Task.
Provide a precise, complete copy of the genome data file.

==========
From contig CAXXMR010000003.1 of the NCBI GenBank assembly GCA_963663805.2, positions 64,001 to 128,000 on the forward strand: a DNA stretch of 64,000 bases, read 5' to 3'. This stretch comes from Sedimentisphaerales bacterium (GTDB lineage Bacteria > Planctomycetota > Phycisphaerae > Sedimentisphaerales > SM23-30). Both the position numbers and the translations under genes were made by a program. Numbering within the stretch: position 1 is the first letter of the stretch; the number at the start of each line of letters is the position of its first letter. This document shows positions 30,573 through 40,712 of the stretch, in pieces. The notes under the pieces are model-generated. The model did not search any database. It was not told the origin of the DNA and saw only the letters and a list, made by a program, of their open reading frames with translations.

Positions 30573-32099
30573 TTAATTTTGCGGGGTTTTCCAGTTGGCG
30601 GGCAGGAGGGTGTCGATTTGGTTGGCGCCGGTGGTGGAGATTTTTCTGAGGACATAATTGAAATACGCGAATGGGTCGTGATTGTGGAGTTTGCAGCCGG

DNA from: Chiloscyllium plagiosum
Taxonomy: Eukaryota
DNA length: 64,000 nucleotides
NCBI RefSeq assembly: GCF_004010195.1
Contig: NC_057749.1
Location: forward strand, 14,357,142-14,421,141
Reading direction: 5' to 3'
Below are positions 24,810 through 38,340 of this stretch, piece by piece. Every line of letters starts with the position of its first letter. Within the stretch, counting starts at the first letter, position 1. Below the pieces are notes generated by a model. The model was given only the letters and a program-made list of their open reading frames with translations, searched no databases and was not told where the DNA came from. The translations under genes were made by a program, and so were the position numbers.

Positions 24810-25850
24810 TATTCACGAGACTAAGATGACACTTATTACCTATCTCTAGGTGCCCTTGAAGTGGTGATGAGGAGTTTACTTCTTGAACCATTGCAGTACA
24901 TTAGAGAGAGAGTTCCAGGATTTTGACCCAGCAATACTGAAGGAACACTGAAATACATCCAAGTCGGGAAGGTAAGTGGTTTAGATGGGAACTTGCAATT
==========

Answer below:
From contig CAXXMR010000003.1 of the NCBI GenBank assembly GCA_963663805.2, positions 64,001 to 128,000 on the forward strand: a DNA stretch of 64,000 bases, read 5' to 3'. This stretch comes from Sedimentisphaerales bacterium (GTDB lineage Bacteria > Planctomycetota > Phycisphaerae > Sedimentisphaerales > SM23-30). Both the position numbers and the translations under genes were made by a program. Numbering within the stretch: position 1 is the first letter of the stretch; the number at the start of each line of letters is the position of its first letter. This document shows positions 30,573 through 40,712 of the stretch, in pieces. The notes under the pieces are model-generated. The model did not search any database. It was not told the origin of the DNA and saw only the letters and a list, made by a program, of their open reading frames with translations.

Positions 30573-32099
30573 TTAATTTTGCGGGGTTTTCCAGTTGGCG
30601 GGCAGGAGGGTGTCGATTTGGTTGGCGCCGGTGGTGGAGATTTTTCTGAGGACATAATTGAAATACGCGAATGGGTCGTGATTGTGGAGTTTGCAGCCGG

DNA from: Chiloscyllium plagiosum
Taxonomy: Eukaryota
DNA length: 64,000 nucleotides
NCBI RefSeq assembly: GCF_004010195.1
Contig: NC_057749.1
Location: forward strand, 14,357,142-14,421,141
Reading direction: 5' to 3'
Below are positions 24,810 through 38,340 of this stretch, piece by piece. Every line of letters starts with the position of its first letter. Within the stretch, counting starts at the first letter, position 1. Below the pieces are notes generated by a model. The model was given only the letters and a program-made list of their open reading frames with translations, searched no databases and was not told where the DNA came from. The translations under genes were made by a program, and so were the position numbers.

Positions 24810-25850
24810 TATTCACGAGACTAAGATGACACTTATTACCTATCTCTAGGTGCCCTTGAAGTGGTGATGAGGAGTTTACTTCTTGAACCATTGCAGTACA
24901 TTAGAGAGAGAGTTCCAGGATTTTGACCCAGCAATACTGAAGGAACACTGAAATACATCCAAGTCGGGAAGGTAAGTGGTTTAGATGGGAACTTGCAATT